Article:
Farm Technology Days postponed to 2021

Colleen Kottke
Wisconsin State Farmer
Huntsinger Farms of Eau Claire, known worldwide for its horseradish, has agreed to host the 2021 Farm Technology Days in Eau Claire County after the impact of the coronovirus postponed this year's show initially scheduled at their operation.

EAU CLAIRE – A second major farm show in Wisconsin has deferred to the widespread impact that the coronavirus impact has had across the state.

The Executive Committee of Wisconsin Farm Technology Days 2020 Eau Claire announced its decision to push back this year's event to July 20-22, 2021. This year's host farm, Huntsinger Farms, has agreed to host the show in 2021 in Eau Claire.

Eau Claire will fill a gap year in the FTD schedule, as there was no show planned for 2021.

The decision was made by the Executive Committee after discussion and input from the Eau Claire County officials, sponsors, volunteers, and exhibitors.

“The health and safety of all our attendees, volunteers, and exhibitors is our primary concern, and we felt we could not proceed with 2020 plans based on the ever-changing Covid-19 situation,” said John Leary, Executive Chair Wisconsin Farm Technology Days 2020, Eau Claire. “We are grateful to the Rygg family for their extraordinary offer to host the show on their Huntsinger Farms Eau Claire property in 2021. Collectively, the committee and the Rygg family are committed to building on the exciting plans we already had in place for this year to make next year’s show even better.”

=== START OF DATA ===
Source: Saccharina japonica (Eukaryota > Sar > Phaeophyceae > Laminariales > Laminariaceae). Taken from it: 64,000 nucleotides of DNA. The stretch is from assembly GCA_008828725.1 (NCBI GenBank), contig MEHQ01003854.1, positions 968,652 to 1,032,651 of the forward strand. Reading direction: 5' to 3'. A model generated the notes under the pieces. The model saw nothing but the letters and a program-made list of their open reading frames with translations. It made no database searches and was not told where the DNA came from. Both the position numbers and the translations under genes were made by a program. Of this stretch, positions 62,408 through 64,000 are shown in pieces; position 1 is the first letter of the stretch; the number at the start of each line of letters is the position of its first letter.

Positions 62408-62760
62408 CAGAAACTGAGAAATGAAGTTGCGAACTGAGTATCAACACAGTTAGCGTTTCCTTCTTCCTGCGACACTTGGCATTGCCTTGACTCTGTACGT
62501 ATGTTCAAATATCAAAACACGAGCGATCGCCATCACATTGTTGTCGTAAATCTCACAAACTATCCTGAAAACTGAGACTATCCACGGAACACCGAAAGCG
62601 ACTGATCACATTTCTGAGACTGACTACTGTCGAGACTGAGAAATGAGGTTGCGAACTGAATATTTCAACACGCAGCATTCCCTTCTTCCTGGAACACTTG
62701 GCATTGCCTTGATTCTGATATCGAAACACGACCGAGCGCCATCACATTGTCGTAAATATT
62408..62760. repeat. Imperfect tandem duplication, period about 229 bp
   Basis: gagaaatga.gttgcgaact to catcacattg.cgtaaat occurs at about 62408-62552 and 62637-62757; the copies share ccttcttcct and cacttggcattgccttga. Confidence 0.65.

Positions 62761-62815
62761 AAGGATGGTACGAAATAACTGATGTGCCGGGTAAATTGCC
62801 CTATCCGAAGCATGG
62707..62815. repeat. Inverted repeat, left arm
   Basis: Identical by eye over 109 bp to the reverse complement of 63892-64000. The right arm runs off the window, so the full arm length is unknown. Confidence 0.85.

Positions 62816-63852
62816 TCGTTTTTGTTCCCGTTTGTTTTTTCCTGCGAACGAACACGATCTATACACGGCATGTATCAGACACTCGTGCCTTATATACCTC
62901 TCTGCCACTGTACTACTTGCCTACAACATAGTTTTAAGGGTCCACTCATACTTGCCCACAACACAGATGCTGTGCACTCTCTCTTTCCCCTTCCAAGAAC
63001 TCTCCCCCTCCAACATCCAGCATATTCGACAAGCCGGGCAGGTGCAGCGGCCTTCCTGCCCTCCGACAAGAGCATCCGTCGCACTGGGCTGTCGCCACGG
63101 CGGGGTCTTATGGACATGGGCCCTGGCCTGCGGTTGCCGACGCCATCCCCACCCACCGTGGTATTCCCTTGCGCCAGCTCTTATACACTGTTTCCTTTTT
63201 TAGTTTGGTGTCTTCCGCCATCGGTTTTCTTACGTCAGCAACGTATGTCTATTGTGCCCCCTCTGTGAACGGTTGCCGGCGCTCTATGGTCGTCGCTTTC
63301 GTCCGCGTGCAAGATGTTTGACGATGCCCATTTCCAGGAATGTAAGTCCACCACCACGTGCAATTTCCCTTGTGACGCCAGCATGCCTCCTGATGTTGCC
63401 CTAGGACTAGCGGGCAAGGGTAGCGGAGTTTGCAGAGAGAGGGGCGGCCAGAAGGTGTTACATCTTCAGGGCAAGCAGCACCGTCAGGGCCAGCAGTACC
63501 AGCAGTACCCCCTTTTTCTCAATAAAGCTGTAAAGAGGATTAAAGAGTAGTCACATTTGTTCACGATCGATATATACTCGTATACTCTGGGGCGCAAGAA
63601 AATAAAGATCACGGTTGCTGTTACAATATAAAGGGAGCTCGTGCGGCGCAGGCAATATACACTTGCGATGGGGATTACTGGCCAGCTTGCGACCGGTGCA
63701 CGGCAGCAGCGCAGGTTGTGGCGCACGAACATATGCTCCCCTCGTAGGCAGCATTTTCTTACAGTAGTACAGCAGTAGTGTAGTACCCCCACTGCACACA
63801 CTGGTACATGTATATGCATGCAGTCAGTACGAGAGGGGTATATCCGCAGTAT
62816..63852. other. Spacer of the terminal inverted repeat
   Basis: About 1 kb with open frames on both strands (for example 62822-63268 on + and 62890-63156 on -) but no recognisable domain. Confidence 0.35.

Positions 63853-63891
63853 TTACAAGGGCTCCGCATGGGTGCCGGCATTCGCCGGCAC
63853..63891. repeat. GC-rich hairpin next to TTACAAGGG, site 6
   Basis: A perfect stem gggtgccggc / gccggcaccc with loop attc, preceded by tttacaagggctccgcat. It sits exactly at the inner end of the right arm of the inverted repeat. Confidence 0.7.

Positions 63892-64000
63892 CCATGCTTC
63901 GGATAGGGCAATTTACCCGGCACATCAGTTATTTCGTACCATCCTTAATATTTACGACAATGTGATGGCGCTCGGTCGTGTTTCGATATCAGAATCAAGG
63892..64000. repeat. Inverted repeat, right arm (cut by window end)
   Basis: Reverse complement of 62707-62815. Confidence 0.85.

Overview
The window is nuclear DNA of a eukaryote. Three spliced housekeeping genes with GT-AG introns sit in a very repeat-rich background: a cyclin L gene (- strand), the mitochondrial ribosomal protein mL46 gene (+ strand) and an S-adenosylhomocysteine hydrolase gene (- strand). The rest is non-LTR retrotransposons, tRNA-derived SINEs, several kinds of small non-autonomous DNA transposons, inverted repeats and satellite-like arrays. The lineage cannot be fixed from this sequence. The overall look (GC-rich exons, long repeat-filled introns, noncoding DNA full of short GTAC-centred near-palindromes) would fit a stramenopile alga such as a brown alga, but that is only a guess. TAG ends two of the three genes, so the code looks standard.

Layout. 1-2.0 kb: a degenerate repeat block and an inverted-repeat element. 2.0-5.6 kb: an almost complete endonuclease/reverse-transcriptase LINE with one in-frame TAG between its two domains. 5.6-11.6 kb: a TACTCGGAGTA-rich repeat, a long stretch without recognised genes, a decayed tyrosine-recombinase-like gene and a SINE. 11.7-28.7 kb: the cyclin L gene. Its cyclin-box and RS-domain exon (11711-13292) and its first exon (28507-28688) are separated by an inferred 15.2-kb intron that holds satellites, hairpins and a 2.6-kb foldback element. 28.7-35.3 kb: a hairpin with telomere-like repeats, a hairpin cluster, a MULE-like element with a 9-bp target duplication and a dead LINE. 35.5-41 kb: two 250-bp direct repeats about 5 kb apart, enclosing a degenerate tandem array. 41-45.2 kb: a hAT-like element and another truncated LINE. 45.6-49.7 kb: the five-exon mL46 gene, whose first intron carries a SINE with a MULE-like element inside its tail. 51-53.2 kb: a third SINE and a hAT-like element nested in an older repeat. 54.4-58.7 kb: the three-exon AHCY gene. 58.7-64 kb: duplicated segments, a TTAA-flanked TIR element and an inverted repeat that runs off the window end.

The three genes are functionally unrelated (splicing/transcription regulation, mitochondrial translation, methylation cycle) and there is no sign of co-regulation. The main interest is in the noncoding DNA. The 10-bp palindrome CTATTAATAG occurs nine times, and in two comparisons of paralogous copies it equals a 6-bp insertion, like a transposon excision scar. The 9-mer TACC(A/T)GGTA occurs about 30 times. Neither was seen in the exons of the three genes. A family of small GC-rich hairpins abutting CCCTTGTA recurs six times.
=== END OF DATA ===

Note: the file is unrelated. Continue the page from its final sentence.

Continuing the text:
Eric Rygg, President of Huntsinger Farms and its Silver Spring Foods subsidiary added, “While we’re disappointed that the 2020 show won’t happen, we’re excited that we’ve been able to accommodate shifting Farm Technology Days to 2021. I know it’s going to be an awesome event that shows both the resilience and the promising future of the Wisconsin Ag community.”

Huntsinger Farms and its subsidiary Silver Spring Foods, Inc. was founded by Ellis Huntsinger, who is nationally recognized as a pioneer in Horseradish farming, in 1929. Still family-owned by Huntsinger's granddaughter Nancy Bartusch and two great-grandsons, Eric and Ryan Rygg, Huntsinger Farms is now the world's largest grower and processor of horseradish.

The family uses a five to seven year crop rotation of 1400 acres of corn, 2100 acres of soybeans, and 310 acres of snap beans, to support the production of 700 acres of horseradish. They are vertically integrated with Silver Spring Foods, Inc. and grow and harvest over 7.5 million pounds of horseradish per year. Crews harvest horseradish in the spring and fall after plants have been in the ground about 12-24 months. 

The Executive Committee will reconvene this summer to pick up the plans already in place and start augmenting them for 2021.

“The silver lining is that with all of the great plans for this year already in place, we will be able to produce an even better show for next year,” added Leary.